Q: You were saying about the curriculum process... for... for creating curriculum courses. And you were talking that there needed to be some institutional setting grouped together and all that. And unfortunately I was out of the room and I apologize for that. But did you mention what the qualifications for those people writing the curriculum would be? If this is something we're thinking about, something we need to do, what kind of person...? You said, more or less, they just follow the pattern and you would offer advice, so what is the...? Do they need to have a degree in biology? Do they need to just...? I mean, what do they need to be?
Q: What kind of person am I looking for because I want to do that?
A: ...my... my orientation here would be that ability is more important than training. Because if a person has both the basic ability and also the will to do the work – because a lot of work is involved in this – then they can make up for any deficits in training. We...
Q: Basic... Basic ability means that they have a certain...they have to have High School biology and chemistry at least? I mean what do you...? If not, great, but I'm just wondering...[unclear]
A: I would... I would say...
Q: What kind of writing curriculum...
A: Yeah, basically, some demonstrated academic skill has to be there, I would think.
Q: But not specifically in a science discipline?
A: It doesn't have to be.
Q: I mean if I had a person two years in college, will they... or a college graduate... or is a high school graduate...?
A: Another point has to do with compatibility with certain ideas and modes of thinking. Some people, for example, just don't like science. You know, you talk to them about science, they don't want to hear about it. They have an emotional, visceral reaction against it. So that's there. Other people are into it. We need a person who is basically quite intelligent. And to assess whether the person is sufficiently intelligent, really would depend on talking with that person for some period of time to get an idea of what they're able to do. And then comes the point of commitment, whether they are willing to commit to doing it. I could name various names of people that I've had conversations with but I don't want to do that.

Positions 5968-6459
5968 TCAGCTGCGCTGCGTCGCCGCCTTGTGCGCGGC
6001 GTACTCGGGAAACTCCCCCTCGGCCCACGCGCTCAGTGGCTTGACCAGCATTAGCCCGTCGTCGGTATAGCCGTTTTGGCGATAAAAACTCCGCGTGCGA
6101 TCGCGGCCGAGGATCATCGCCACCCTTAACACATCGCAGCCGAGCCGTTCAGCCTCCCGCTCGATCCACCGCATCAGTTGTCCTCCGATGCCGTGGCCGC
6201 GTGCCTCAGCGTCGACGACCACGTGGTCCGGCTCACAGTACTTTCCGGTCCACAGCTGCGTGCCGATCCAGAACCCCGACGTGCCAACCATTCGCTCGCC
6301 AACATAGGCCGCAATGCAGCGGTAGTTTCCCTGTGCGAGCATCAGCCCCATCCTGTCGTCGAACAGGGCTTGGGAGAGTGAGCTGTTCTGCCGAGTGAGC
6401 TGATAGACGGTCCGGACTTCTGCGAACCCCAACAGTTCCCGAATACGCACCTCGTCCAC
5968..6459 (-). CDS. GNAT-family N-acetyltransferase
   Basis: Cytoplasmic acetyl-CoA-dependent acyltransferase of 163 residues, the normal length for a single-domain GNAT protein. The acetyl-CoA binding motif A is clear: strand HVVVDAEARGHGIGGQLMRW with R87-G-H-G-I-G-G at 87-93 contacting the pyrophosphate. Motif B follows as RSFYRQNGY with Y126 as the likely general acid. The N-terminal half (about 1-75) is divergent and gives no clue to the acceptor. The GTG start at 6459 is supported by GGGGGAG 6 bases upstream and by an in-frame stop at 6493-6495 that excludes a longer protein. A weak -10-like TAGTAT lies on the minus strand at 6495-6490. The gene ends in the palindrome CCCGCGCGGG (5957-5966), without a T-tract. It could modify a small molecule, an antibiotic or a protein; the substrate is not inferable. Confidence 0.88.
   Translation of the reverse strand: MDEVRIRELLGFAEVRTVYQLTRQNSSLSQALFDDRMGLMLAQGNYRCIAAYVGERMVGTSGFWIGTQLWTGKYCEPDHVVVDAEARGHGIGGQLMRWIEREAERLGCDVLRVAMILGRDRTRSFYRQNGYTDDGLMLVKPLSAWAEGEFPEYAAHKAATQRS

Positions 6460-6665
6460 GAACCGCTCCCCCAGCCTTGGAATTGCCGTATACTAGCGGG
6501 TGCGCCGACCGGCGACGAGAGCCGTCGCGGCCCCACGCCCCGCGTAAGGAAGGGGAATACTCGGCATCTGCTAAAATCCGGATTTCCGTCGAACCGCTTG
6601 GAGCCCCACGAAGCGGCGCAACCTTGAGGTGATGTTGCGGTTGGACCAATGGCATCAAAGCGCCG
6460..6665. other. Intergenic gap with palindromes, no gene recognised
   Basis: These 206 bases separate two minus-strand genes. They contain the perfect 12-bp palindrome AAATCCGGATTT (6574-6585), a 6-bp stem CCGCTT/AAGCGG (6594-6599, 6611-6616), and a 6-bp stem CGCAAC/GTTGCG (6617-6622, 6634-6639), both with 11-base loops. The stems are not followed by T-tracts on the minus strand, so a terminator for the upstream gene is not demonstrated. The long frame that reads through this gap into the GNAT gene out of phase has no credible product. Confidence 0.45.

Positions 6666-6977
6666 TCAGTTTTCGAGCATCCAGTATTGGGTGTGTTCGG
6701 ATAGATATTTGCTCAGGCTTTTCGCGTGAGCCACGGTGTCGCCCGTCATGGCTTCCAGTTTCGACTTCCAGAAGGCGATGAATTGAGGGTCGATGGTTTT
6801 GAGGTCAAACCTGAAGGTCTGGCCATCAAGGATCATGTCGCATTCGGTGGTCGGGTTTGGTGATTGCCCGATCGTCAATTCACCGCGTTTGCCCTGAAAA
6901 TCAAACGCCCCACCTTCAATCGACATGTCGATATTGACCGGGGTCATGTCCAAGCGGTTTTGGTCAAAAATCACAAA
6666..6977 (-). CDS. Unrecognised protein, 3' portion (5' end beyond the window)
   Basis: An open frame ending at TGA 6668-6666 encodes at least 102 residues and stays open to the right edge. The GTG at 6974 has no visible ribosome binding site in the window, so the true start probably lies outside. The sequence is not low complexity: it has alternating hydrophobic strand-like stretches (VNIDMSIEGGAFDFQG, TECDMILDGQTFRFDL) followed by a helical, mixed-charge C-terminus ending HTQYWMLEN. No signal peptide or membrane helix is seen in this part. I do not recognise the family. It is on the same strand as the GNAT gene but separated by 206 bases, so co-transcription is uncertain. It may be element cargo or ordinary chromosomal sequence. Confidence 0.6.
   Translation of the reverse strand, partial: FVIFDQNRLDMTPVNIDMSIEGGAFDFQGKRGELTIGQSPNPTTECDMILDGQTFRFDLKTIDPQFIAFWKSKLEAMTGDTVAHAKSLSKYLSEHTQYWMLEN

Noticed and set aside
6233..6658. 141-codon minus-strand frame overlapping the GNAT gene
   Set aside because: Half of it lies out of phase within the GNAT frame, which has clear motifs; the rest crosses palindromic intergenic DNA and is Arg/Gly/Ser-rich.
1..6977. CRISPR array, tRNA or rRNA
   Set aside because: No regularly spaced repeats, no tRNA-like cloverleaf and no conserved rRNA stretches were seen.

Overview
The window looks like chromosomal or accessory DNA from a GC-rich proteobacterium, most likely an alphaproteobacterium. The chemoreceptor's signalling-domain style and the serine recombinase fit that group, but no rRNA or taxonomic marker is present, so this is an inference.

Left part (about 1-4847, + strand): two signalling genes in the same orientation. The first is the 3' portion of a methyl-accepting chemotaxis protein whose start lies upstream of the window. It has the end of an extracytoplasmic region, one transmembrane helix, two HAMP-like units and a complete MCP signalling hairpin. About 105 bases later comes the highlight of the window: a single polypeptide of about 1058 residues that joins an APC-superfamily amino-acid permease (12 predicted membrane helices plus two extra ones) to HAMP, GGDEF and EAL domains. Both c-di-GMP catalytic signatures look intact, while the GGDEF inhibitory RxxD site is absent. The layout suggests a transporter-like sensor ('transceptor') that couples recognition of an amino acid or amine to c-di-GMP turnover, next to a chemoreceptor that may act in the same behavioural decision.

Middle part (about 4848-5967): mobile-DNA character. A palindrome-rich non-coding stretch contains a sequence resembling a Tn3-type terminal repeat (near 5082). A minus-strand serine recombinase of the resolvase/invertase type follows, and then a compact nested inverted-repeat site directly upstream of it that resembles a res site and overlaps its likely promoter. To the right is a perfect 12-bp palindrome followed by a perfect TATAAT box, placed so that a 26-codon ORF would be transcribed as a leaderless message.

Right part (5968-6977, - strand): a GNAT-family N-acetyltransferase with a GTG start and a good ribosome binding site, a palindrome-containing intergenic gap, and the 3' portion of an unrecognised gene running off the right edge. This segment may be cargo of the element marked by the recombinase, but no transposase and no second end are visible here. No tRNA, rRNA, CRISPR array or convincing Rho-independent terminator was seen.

Q: Sure... sure.
A: But basically... that's sort of the impression that I have, that ability and commitment are probably more important than formal training, with some demonstrated academic performance... is probably good. And ability to write is important, or willingness to learn how to write. I must admit... for me the fact is, I never learned how to write in college. I hated it. I only learned to write for BTG. That's actually a fact. In college, actually I even walked out on courses sometimes. I was somewhat of an interesting personality in college... but...
Q: Just the essence.
A: But in any case... So yeah. Ability to write or to learn to write is an important part of this because it all involves writing. That's an essential skill.